Olympic gymnasts went to college, but plan return to elite competition

No American gymnast has ever competed in the Olympics, then she has competed in NCAA gymnastics and returns to compete in another Olympics. That may change in 2024.

Sony LeeAnd jade curryAnd Jordan Chili’s And Grace McCallumFour of the six members of the Tokyo Olympic team, will compete in their first NCAA tournament next week. Everyone can return to elite-level gymnastics sometime before the Paris 2024 Games.

Lee, the Olympic all-around gold medalist, has for the past eight months reiterated an unspecified desire to return to international competition.

“I don’t think I’ve reached my full potential yet. She recently told her coach at Auburn, Jeff GrappaAccording to ESPN.com.

Curry, the Olympic floor exercise champion, shared on social media Wednesday that she accepted an invitation to the USA Gymnastics team camp after the NCAAs, indicating that she intends to compete in the U.S. Championships in August, “while remaining dedicated to her” Oregon State program.

At home: More on Curry’s return to elite gymnastics

Chiles, who holds a degree at UCLA, said in post-Tokyo interviews that the 2024 Olympic race was a possibility. She went even further last week, saying she’ll try to make a world championship team this fall, according to Olympics.com.

“I keep telling everyone, I’m not done,” said Chiles, according to the report, noting that there was still something to be accomplished after the team took silver in Tokyo.

McCallum, a freshman at Utah State, said Thursday that she has not yet decided whether she will return to elite-level gymnastics, a Utah spokesperson said.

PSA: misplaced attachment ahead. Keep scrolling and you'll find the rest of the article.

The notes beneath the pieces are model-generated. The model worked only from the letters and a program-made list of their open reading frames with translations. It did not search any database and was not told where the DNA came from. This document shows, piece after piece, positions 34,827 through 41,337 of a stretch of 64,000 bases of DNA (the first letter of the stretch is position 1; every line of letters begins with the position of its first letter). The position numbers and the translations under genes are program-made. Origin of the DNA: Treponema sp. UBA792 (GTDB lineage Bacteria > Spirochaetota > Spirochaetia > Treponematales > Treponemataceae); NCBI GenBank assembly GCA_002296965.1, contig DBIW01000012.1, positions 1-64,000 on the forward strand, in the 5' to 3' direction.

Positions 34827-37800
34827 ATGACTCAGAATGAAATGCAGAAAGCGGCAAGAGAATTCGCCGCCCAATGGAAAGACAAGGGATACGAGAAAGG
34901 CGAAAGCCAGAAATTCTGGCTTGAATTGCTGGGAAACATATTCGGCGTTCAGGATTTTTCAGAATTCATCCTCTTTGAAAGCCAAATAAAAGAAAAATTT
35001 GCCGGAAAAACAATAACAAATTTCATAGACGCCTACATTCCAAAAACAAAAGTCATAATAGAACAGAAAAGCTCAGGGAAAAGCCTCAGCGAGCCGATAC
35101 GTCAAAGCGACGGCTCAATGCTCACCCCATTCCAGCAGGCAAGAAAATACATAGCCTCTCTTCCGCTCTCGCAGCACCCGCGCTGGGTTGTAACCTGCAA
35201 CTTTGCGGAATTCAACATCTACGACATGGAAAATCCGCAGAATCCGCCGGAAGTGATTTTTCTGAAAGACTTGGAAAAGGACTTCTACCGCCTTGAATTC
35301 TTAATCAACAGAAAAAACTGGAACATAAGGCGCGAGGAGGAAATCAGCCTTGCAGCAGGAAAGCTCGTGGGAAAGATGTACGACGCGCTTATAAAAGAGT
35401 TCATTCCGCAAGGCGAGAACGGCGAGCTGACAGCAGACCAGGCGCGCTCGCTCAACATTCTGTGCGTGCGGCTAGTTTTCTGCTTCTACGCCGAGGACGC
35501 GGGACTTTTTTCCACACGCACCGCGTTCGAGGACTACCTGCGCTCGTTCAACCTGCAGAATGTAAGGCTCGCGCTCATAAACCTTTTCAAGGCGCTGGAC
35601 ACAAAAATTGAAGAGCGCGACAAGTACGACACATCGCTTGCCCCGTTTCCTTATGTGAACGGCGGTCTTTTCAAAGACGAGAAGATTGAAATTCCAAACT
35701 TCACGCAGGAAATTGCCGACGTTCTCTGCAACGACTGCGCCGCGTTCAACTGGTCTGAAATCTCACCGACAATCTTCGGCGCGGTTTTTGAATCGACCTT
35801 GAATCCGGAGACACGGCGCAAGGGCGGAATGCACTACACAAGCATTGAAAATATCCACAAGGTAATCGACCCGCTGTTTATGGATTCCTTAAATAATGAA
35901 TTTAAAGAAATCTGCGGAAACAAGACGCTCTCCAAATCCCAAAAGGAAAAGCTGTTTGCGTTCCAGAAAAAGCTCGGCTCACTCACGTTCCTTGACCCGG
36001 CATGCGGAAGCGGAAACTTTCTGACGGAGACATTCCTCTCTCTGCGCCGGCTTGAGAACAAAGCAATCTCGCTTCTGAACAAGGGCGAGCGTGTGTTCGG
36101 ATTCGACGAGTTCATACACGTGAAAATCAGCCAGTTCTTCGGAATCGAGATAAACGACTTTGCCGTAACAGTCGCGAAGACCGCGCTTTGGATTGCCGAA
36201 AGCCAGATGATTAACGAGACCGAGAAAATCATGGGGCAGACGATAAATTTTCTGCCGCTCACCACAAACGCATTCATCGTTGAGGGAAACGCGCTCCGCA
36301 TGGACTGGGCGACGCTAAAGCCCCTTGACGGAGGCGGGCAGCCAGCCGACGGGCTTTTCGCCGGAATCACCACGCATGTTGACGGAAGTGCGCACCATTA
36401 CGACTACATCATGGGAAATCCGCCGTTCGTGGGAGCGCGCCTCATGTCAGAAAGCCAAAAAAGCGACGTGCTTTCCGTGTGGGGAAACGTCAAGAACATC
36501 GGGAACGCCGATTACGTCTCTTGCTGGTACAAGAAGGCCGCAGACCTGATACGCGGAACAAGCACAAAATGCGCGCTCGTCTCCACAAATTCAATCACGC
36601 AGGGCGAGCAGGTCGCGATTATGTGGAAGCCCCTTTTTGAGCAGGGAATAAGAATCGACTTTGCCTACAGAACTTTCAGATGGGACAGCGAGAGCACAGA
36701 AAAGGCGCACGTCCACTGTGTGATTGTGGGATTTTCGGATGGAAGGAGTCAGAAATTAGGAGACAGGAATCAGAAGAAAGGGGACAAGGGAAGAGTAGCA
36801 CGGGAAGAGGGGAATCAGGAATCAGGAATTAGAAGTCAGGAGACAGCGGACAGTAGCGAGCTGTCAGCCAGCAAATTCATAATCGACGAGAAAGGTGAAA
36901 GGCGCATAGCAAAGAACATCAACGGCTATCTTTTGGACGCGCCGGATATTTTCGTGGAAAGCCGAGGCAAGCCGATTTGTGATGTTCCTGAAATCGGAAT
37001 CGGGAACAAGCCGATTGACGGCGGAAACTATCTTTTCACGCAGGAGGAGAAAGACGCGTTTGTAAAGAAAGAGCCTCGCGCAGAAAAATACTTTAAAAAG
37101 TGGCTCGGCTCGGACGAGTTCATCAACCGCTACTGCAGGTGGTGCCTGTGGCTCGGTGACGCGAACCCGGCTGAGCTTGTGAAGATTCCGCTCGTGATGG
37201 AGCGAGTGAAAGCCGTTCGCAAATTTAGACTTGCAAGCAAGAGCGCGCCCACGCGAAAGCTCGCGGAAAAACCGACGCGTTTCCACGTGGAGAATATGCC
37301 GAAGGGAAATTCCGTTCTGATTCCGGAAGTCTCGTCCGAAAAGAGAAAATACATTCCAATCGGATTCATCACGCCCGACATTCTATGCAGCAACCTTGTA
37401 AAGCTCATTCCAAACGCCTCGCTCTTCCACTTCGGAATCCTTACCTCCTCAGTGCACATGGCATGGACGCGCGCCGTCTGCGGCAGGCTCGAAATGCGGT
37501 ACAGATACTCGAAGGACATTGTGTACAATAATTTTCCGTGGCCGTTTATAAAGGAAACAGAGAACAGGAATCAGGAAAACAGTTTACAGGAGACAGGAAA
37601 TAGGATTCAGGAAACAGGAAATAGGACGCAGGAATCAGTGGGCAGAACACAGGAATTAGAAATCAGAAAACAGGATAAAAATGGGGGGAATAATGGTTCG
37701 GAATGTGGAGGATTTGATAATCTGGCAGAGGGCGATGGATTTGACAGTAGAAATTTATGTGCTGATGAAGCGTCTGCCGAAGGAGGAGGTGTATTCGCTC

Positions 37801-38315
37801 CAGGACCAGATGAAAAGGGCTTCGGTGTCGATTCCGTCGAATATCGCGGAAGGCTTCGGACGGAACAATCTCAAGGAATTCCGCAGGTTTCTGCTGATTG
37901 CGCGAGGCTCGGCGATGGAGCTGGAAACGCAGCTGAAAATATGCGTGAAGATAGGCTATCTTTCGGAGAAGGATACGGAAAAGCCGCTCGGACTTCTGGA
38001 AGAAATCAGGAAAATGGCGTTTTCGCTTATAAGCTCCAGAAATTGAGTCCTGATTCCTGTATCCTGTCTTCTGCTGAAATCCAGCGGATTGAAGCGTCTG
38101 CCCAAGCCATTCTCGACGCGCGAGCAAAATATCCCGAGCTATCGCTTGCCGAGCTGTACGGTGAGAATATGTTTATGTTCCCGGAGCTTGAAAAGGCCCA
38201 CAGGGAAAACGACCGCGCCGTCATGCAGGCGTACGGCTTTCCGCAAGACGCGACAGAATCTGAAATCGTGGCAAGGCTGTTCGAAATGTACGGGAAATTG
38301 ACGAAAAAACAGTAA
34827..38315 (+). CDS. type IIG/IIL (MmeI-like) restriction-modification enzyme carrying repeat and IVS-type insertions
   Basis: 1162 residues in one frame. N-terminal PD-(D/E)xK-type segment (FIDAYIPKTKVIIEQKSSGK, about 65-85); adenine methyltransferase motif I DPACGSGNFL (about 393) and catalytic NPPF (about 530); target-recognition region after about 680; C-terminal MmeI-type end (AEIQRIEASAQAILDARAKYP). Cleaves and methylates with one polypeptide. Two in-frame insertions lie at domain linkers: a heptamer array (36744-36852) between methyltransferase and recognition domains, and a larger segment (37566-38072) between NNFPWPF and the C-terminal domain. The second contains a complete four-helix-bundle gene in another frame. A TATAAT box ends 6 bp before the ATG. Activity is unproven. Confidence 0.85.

Traditionally, but not always, a stellar gymnast going the college route has meant retirement from the elite.

The NCAA format is different from the Elite. Routines are generally easier—emphasis more on execution than difficulty—and the scoring system is still off 10.0, which international gymnastics ditched after the 2004 Olympics.

But the new name, image, and opportunities for similarity have made NCAA gymnastics more attractive to Olympic medalists and future Olympic hopefuls who may have turned professional and ineligible for college competition.

The only previous time four American gymnasts from one Olympic team had performed in a group was later after the 2000 Sydney Olympics.

All-around Olympic Gold Medalists Carly PattersonAnd Nastia LiukinAnd Gabby Douglas And Simone Biles They all became professionals when they were teenagers. Biles, who committed to UCLA before turning pro in 2015, has not ruled out a third Olympics in 2024, but he hasn’t announced any specific plans for a comeback.

Some of the new American athletes remained amateurs and competed in college, but never returned to the elite. Recently, 2012 gold medalist Killa Ross And 2016 gold medalist Madison Kochianboth of the University of California.

The women also made the transition from the NCAA to their first Olympics. Mohini Bhardwaj She placed 10th in the 1996 Olympic Trials, then transferred to UCLA and returned to the elite to form the 2004 Olympic team. Alicia SacramonAfter missing the 2004 Olympics, he competed with Brown and then joined the 2008 team.

My Kayla Skinner She was a substitute at the 2016 Rio Games, then competed for Utah State for three seasons, returned to the elite and made the Tokyo team at the age of 24, becoming the oldest US Olympic gymnast since 2004.

Before women’s gymnastics became the NCAA Championship in 1982, Linda Mulvihill She competed en masse while at the University of Illinois between her three Olympic appearances in 1964, 1968 and 1972.

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